“The death-hounds!” I muttered, clasping Leo by the arm.
“Yes,” he answered, “they are running that poor devil. Here comes the huntsman.”
As he spoke there appeared a second figure, splendidly mounted, a cloak streaming from his shoulders, and in his hand a long whip, which he waved. He was big but loosely jointed, and as he passed he turned his face also, and we saw that it was that of a madman. There could be no doubt of it; insanity blazed in those hollow eyes and rang in that savage, screeching laugh.
“The Khan! The Khan!” said Simbri, bowing, and I could see that he was afraid.
Now he too was gone, and after him came his guards. I counted eight of them, all carrying whips, with which they flogged their horses.
“What does this mean, friend Simbri?” I asked, as the sounds grew faint in the distance.
“It means, friend Holly,” he answered, “that the Khan does justice in his own fashion—hunting to death one that has angered him.”
“What then is his crime? And who is that poor man?”
“He is a great lord of this land, one of the royal kinsmen, and the crime for which he has been condemned is that he told the Khania he loved her, and offered to make war upon her husband and kill him, if she would promise herself to him in marriage. But she hated the man, as she hates all men, and brought the matter before the Khan. That is all the story.”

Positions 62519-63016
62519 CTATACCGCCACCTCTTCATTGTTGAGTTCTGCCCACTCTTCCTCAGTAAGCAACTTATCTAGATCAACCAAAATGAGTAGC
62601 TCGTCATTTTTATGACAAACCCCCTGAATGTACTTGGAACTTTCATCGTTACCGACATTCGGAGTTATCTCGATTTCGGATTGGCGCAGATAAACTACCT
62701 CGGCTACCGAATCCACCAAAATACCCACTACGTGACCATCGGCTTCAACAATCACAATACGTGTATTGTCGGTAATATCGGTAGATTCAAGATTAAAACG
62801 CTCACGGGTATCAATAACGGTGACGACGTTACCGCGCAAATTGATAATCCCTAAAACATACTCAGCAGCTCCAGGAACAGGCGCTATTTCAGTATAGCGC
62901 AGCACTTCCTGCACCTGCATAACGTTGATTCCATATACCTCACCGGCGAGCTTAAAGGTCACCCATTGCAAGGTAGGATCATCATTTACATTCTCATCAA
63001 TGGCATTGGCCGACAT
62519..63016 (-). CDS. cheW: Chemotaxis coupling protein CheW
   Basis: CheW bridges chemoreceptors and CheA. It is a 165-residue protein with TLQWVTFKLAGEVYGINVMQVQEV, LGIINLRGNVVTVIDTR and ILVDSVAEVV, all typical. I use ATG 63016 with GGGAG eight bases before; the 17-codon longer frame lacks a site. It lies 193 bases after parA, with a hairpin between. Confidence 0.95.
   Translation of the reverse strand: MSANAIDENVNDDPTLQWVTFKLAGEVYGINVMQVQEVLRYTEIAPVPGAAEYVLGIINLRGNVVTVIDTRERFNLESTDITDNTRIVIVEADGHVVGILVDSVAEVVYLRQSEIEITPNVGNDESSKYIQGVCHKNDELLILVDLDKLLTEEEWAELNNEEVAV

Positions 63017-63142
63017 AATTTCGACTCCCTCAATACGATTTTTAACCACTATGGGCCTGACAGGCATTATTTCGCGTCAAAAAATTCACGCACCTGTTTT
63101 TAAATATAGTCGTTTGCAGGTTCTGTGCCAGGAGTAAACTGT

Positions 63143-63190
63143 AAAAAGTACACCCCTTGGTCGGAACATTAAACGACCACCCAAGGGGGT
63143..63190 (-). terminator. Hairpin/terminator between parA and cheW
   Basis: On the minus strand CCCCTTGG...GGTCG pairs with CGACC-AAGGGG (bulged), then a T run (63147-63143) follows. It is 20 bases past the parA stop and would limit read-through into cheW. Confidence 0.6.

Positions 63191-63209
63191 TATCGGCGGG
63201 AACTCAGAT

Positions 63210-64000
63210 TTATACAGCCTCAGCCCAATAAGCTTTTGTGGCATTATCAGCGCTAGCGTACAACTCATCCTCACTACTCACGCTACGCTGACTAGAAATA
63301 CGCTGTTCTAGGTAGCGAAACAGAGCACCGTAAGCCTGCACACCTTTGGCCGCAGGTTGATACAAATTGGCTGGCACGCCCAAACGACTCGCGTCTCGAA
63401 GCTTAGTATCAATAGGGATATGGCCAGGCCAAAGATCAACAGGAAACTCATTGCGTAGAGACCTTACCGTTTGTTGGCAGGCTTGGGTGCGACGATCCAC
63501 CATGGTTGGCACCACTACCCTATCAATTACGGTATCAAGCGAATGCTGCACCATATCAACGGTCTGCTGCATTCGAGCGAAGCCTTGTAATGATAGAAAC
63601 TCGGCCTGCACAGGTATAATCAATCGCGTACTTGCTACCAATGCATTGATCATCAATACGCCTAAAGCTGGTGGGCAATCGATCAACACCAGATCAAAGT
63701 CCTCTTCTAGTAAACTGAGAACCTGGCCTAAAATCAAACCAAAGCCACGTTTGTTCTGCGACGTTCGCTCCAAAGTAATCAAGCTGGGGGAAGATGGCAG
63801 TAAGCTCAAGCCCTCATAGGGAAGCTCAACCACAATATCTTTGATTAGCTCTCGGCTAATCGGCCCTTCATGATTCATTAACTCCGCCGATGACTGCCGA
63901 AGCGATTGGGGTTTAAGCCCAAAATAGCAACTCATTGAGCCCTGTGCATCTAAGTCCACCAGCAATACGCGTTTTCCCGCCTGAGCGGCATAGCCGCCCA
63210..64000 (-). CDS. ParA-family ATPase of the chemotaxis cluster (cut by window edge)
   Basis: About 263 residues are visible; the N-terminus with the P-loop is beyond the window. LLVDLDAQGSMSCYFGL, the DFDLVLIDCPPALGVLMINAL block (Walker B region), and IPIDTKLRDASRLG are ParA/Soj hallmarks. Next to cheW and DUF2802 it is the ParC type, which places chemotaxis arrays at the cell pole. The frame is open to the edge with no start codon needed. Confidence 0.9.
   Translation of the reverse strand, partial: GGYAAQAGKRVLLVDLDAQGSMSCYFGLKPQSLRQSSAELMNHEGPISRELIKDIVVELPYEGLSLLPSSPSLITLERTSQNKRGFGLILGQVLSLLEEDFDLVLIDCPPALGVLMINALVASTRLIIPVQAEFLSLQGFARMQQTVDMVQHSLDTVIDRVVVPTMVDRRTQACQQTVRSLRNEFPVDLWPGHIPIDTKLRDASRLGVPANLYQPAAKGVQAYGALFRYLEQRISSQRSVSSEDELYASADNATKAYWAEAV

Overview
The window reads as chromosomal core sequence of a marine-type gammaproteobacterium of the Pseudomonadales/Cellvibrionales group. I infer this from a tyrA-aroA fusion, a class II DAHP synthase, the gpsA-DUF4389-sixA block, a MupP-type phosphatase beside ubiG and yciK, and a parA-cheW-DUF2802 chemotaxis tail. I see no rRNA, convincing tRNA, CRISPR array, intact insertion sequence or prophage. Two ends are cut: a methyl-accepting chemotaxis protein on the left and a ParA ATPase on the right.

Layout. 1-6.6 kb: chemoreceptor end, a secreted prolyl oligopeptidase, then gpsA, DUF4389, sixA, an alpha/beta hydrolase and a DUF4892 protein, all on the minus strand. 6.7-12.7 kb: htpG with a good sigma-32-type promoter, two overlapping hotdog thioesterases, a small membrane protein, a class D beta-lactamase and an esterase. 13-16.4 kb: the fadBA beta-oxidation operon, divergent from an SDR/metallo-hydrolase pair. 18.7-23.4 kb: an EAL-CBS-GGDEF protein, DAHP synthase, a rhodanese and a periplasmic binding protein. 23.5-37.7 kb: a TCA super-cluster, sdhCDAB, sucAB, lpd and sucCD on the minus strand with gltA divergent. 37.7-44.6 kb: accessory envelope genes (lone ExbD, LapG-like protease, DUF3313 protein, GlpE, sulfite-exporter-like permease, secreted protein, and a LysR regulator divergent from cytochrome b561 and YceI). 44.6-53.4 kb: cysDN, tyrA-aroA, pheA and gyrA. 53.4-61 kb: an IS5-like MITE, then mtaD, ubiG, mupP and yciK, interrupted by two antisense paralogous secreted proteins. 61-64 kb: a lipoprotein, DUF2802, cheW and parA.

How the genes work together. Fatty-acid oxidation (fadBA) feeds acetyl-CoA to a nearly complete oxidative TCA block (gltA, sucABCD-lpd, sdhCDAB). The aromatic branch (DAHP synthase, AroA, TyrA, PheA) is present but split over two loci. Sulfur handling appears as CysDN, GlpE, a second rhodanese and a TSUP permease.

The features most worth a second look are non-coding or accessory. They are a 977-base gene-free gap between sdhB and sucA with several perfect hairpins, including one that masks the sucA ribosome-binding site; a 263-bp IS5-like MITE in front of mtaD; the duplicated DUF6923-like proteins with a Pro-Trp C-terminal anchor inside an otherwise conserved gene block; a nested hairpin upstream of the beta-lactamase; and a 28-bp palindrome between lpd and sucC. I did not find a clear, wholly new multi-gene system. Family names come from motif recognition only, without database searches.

“Happy is that prince who has so virtuous a wife!” I could not help saying unctuously, but with meaning, and the old wretch of a Shaman turned his head at my words and began to stroke his white beard.
It was but a little while afterwards that once more we heard the baying of the death-hounds. Yes, they were heading straight for us, this time across country. Again the white horse and its rider appeared, utterly exhausted, both of them, for the poor beast could scarcely struggle on to the towing-path. As it gained it a great red hound with a black ear gripped its flank, and at the touch of the fangs it screamed aloud in terror as only a horse can. The rider sprang from its back, and, to our horror, ran to the river’s edge, thinking evidently to take refuge in our boat. But before ever he reached the water the devilish brutes were upon him.
What followed I will not describe, but never shall I forget the scene of those two heaps of worrying wolves, and of the maniac Khan, who yelled in his fiendish joy, and cheered on his death-hounds to finish their red work.
THE COURT OF KALOON
Horrified, sick at heart, we continued our journey. No wonder that the Khania hated such a mad despot. And this woman was in love with Leo, and this lunatic Khan, her husband, was a victim to jealousy, which he avenged after the very unpleasant fashion that we had witnessed. Truly an agreeable prospect for all of us! Yet, I could not help reflecting, as an object lesson that horrid scene had its advantages.